SA Premier, Two Faced, When It Comes To Revealing Cost Of Tesla Power Deal
How two faced can you get? Jay Weatherill the Labor Premier of South Australia was virtually salivating at the mouth as he cuddled up to US tech billionaire Elon Musk to announce a lithium battery power deal for South Australia.
This is the same Premier that got his state into a right mess when the SA State electricity network failed last year, resulting in businesses losing millions.
Mr. Musk’s company Tesla won a public tender in July from about 90 other bidders. It will build a 100-megawatt battery to store energy from French renewable company Neoen’s Hornsdale Wind Farm near Jamestown, 230km north of Adelaide.
Mr Musk won the contract after promising to build the giant battery in 100 days or it would be free. Although the contract start date is listed as July 6, the “100 days or it’s free” pledge starts only once a grid interconnection agreement has been signed.
Now Wetherill’s Government doesn’t want to tell the people of South Australia what the deal is costing.
The opposition said it was outrageous the state government could disclose what it paid Origin for gas, Caltex for fuel and Qantas for air travel, but could not say how much it was paying a foreign billionaire for a battery.
Experts claim that Weatherill and his Government have invested in a dud deal and that the investment will not deliver when “really needed”.
The contract between Musk’s Company and the South Australian government for the world’s largest lithium-ion battery hides the cost and key details, fueling claims the deal is a “marketing con” claims the Australian newspaper.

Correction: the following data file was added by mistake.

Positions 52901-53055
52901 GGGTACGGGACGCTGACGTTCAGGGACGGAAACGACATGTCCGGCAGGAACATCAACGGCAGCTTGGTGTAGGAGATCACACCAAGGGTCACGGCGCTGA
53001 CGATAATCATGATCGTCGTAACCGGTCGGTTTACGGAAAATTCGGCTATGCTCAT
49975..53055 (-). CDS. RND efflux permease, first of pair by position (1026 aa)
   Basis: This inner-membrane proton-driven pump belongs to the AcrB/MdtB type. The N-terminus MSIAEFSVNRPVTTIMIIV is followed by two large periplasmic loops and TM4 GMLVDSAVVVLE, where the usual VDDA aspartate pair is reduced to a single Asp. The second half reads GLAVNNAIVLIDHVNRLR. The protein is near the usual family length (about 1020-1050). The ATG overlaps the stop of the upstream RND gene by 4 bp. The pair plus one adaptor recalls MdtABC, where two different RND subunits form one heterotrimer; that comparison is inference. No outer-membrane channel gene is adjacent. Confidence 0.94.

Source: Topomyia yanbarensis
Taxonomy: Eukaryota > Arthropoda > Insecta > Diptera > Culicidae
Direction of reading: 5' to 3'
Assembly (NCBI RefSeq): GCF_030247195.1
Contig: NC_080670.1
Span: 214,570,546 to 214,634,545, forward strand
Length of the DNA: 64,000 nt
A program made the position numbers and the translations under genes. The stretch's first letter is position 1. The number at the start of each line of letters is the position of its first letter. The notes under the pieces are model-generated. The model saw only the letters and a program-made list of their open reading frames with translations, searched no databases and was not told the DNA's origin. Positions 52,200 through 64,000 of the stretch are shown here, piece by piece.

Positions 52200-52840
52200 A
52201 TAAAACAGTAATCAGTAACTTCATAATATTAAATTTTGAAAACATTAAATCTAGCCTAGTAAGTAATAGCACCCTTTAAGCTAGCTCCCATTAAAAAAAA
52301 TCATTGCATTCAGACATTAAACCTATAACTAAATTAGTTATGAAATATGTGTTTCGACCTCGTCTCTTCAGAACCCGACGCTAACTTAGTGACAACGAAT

The contract says the grid-connected battery facility is to be commissioned and operational by December 1 but at what cost.
“The facility will provide services to maintain power system security, integrity and stability for the South Australian electricity network, prevent certain load shedding events, provide supply during critical peak periods and participate in ancillary services and wholesale electricity markets,” the contract says.
What has also not been disclosed is what happens if the batteries fail and the Tusk offering fails to deliver the backup needed if the main grid is unable to deliver for the State as it did in the past.
The contract value is “not disclosed” and the contract is “not disclosed in full as it contains confidential business information”.
“With every passing day Labor’s secret deal sounds more like a marketing con than a genuine plan to deal with South Australia’s electricity problems,” Liberal deputy leader Vickie Chapman said. “Jay Weatherill needs to be honest with the people of South Australia about how much public money he is handing over to a foreign billionaire.